Being bilingual – developing a soft skill for a growth mindset

- February 27, 2024 4 MIN READ
bilingual concept- chinese man in a suit has english words coming out of one ear and chinese characters coming out of the other


Imagine you’re at the top of your craft (of course you are, you wouldn’t be a soloist if you weren’t!) You’ve poured thousands of hours into honing your expertise and making a name for yourself as one of the best practitioners of that skill in the country – perhaps the world.

Then, you decide to start from scratch, like a five-year-old entering school for the first time. You fall from the very top of the tree to somewhere among the roots.

That’s what it’s like learning a new language.

Yet it opens – quite literally – a whole entire world of opportunity.

It did for Prosper Turavinga, owner of Live Long Digital, a digital marketing agency and host of the Online Prosperity Show. Born and raised in Zimbabwe, where hopes and aspirations are in short supply, learning English set him on a whole new path.

“I had an Australian maths teacher who told us about Australia, so it got me to pay attention,” he says. “Mathematics is a kind of language, so I started with that. The two years she was my teacher, my English improved because I would take the extra time to learn. I started writing letters to Australia. It broadened my horizons. I would go home to my village and tell friends, ‘Do you know there’s kangaroos out there?’ Nah, they’d say. We have zebras and lions and that’s our world. Language opens you up to new opportunities you didn’t even consider before. It made me look forward because my mind was no longer capped at what Zimbabwe had in store for me, which was not very much at all.”

It not only opens doors for personal improvement but helps forge links and bonds with people you otherwise wouldn’t encounter.

Indonesian-born yet German-resident (and English speaker!) Bayu Prihandito, owner and life coach at Life Architecture, says even an attempt to bridge a language gap goes a long way in building trust and deepening an understanding of how people in other cultures think and ultimately act.

“Imagine that I’m the CEO of a global company,” Bayu says. “I’m overseeing projects in Asia and I have German scientists in that project, for example. Now I have a guy who comes from Indonesia who speaks English, who understands how German people think because Germans think differently than Indonesians. Indonesians think differently than Australians – I’m not saying what is better, what is worse, but just by the fact of the environment and everything we think differently.

“In this case, I can build that bridge between Asia and Europe so to speak, and the thinking and the culture and the language, so the communication can get better. So, there is less miscommunication, there is less time that’s needed to finish the project and so on. Everyone wins.”

It also means you can sell ice to Inuits, the indigenous people inhabiting the Arctic Circle. But what does that mean? We tend to think it’s trying to sell something that’s naturally abundant to those who already have more than enough of it. Looking at it from the Inuit point of view, ice is not simply “ice.”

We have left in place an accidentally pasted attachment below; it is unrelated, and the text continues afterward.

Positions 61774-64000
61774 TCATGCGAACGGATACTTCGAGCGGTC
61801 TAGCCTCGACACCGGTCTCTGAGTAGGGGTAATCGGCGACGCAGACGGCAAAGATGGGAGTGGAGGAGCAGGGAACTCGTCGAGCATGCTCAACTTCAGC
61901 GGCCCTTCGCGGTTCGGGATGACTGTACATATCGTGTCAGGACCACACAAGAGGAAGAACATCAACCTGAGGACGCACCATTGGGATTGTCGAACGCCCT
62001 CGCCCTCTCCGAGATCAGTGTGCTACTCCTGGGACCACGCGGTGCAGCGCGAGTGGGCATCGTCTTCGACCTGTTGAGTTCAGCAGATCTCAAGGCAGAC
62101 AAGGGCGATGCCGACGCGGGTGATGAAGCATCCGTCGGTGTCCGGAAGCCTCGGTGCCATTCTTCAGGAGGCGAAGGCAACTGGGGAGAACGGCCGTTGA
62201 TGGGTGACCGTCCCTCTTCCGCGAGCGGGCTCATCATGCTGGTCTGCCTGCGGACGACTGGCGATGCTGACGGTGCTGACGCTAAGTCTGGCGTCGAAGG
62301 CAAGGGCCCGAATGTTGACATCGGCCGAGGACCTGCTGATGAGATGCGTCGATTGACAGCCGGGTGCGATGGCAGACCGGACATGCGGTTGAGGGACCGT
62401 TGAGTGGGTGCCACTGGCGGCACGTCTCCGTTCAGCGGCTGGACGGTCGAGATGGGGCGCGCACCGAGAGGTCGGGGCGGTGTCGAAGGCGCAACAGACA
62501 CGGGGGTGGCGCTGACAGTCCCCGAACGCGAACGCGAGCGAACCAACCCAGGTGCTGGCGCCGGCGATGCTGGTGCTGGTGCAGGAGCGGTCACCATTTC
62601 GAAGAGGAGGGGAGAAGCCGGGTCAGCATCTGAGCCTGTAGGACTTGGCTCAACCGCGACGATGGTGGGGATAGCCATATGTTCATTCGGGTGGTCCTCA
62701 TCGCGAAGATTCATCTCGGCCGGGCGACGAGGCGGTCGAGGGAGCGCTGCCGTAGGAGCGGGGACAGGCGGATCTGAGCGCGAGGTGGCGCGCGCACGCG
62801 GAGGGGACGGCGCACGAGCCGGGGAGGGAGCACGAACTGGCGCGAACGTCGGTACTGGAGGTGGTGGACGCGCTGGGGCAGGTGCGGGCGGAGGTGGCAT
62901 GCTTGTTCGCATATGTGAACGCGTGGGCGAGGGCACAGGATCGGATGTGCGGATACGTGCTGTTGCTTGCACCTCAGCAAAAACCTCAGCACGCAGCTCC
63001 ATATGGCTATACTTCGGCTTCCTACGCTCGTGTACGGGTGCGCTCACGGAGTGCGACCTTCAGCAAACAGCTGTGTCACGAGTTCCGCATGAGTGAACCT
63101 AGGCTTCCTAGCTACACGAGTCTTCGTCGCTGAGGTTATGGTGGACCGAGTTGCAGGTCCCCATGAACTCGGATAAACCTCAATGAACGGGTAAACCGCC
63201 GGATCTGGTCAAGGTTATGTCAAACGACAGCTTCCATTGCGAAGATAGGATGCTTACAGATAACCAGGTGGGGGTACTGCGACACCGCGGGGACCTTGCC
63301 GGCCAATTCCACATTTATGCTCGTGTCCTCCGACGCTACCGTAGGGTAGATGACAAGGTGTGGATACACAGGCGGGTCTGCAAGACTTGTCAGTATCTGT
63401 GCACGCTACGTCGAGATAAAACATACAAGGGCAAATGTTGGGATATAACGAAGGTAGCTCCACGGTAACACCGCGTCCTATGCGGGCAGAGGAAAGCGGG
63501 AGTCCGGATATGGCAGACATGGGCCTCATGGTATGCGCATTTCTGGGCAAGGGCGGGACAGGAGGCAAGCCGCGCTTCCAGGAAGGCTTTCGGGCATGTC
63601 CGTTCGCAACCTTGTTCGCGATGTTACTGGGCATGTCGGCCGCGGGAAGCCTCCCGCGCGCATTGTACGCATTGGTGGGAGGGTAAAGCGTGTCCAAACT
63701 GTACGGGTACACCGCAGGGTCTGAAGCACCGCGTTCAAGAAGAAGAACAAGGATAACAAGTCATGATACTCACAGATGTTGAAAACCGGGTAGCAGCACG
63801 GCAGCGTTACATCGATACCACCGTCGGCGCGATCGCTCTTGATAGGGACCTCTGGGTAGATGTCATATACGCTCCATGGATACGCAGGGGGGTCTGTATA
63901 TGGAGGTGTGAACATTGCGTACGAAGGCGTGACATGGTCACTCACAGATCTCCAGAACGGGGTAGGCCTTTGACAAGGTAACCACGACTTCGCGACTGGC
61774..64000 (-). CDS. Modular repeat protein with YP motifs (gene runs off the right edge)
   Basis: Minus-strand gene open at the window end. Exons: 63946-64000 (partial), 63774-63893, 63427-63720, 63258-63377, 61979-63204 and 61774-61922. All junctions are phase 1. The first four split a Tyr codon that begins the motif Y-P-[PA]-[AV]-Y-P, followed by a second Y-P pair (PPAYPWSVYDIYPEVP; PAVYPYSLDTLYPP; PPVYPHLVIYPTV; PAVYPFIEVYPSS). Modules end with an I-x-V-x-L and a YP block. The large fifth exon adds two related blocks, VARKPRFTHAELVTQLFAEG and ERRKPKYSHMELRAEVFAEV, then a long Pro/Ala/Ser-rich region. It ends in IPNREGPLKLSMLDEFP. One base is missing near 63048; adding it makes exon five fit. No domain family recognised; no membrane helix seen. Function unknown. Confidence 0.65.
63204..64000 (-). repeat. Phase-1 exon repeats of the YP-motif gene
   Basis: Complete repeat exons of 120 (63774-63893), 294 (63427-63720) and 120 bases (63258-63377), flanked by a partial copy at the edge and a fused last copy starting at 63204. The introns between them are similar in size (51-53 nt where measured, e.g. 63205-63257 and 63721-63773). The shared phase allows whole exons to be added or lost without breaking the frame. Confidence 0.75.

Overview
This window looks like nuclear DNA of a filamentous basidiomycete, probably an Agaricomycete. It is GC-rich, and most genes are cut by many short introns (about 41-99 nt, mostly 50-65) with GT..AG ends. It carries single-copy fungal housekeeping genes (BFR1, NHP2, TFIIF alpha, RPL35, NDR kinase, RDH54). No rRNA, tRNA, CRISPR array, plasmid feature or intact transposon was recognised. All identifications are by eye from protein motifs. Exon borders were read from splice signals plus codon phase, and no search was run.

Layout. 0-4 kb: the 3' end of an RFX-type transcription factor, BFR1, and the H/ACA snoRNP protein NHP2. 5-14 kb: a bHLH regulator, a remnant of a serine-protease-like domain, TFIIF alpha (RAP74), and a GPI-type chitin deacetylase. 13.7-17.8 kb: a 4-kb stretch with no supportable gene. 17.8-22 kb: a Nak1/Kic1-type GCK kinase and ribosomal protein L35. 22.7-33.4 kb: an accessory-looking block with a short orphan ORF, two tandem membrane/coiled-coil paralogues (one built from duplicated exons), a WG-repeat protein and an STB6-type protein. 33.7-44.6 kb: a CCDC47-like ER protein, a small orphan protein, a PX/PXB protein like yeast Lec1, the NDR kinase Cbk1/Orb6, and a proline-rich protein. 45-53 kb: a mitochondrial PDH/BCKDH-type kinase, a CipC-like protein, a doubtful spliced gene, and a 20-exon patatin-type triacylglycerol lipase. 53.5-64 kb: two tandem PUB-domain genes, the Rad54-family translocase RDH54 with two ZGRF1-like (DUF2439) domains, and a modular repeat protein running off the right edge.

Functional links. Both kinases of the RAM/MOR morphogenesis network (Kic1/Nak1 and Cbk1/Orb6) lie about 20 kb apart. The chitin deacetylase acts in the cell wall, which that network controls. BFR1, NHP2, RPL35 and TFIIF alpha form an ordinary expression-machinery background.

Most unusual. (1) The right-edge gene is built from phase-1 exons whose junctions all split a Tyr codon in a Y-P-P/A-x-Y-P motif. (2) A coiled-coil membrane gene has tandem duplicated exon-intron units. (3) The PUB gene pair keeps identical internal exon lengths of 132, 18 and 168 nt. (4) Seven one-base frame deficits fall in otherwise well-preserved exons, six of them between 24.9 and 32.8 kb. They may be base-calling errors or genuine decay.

“They have 72 words for ice in the Inuit language,” Prosper says. “There’s ice they use to melt and drink. Ice they use for building their igloos. Ice they use to fashion as weapons. It’s all different ice for different purposes. We just see ‘ice’. You awaken an entirely different side to your brain learning a different language. It’s not just for communicating to other people. It’s to learn different ways of thinking.”

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Though avenues for learning a second (or third or fourth in the cases of our subjects) are as easy and abundant as ever (apps, books, online courses, YouTube tutorials, etc.), there’s one aspect holding so many of us back – the fact we’re going to be on the bottom rung all over again.

“So many people don’t want to start afresh,” Prosper says. “They don’t want to be a rookie. They will have to learn the hard way. When they got to a position where they’re happy with what they’ve accomplished, they don’t want to go back again and start something new. So that’s the reason why so many people don’t learn about their health, their wealth, their relationships. Our brains are just designed to take the path of least resistance. If my neighbour speaks English, if my other neighbour speaks English, why else would I want to go past that sort of comfort zone that I have?”

Bayu agrees. Learning a language is a catalyst for developing a growth mindset.

“It comes back again to see it on a mental level. What is your goal? Why do you want to learn this language? Is it to impress someone? Is it or is it for yourself or is it because to learn the language you need a lot of qualities. The core quality is that you need the discipline because you need to speak and learn it again and again and again. You need to be courageous because you are showing yourself with all your mistakes, you are not perfect after all. The third one is the open-mindedness to get feedback from people. And trust me, they give feedback on what mistakes you make. You need to be humble to start from zero.

“Some will see it as being too hard. Others will see it as an adventure.”

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  • Andrew Caska

    Caska IP Patent Attorneys

    'Flying Solo opened up so many doors for us - I honestly don't know where I'd be without it"